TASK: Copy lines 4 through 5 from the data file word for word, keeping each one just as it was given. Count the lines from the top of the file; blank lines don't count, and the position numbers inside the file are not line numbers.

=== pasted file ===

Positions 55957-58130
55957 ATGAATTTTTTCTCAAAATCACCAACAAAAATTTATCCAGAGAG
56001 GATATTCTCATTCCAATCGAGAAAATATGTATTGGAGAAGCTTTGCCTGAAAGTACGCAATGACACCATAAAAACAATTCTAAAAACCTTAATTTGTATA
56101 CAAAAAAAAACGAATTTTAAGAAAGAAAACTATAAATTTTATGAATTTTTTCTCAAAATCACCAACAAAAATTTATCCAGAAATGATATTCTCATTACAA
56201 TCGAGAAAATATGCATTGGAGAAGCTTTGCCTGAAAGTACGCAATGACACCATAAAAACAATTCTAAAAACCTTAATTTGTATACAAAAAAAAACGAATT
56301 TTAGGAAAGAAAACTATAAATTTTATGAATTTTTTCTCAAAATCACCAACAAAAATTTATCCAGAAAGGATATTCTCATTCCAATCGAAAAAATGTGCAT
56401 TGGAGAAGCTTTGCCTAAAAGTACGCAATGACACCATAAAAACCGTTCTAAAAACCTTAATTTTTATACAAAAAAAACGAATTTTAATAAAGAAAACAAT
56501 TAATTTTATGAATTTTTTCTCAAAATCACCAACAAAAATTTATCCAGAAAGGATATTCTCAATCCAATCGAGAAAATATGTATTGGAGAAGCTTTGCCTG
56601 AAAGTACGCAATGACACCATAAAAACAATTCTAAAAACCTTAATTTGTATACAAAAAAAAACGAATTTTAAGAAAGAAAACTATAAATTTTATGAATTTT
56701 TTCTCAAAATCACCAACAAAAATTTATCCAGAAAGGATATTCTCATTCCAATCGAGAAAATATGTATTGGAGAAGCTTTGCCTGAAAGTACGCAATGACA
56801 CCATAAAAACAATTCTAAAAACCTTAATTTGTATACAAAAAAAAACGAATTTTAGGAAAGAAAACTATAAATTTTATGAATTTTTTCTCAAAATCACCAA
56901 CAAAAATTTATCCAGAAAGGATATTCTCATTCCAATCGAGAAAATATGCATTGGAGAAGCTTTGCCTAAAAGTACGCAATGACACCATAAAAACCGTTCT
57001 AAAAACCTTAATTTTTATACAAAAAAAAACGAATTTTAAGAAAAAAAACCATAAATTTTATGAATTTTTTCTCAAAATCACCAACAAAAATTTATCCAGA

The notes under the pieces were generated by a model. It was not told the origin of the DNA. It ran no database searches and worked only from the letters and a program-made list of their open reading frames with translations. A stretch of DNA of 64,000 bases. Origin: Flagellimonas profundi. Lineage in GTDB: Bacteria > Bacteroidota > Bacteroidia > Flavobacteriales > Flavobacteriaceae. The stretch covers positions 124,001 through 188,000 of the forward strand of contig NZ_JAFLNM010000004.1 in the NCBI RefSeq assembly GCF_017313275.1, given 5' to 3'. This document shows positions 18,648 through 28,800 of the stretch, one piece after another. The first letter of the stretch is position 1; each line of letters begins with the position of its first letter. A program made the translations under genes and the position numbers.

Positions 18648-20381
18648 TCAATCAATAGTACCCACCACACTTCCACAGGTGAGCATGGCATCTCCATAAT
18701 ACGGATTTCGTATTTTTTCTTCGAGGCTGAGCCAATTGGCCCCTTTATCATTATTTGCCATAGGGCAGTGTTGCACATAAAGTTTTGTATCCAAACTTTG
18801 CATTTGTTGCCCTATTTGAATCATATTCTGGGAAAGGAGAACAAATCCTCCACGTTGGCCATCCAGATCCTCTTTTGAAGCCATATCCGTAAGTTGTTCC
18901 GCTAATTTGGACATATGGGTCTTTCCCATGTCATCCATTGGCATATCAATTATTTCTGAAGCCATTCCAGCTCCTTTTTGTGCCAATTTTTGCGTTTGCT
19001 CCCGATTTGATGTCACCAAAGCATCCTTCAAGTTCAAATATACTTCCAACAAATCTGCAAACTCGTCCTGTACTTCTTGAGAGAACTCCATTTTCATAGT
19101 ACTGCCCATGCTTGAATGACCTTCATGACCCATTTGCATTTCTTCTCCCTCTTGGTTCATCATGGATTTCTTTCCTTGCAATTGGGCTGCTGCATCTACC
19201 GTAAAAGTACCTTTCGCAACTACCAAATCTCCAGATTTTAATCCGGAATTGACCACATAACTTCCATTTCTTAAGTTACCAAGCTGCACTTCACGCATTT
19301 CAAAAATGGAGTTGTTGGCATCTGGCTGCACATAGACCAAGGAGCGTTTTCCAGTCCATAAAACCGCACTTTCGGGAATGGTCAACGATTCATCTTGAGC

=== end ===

56101 CAAAAAAAAACGAATTTTAAGAAAGAAAACTATAAATTTTATGAATTTTTTCTCAAAATCACCAACAAAAATTTATCCAGAAATGATATTCTCATTACAA
56201 TCGAGAAAATATGCATTGGAGAAGCTTTGCCTGAAAGTACGCAATGACACCATAAAAACAATTCTAAAAACCTTAATTTGTATACAAAAAAAAACGAATT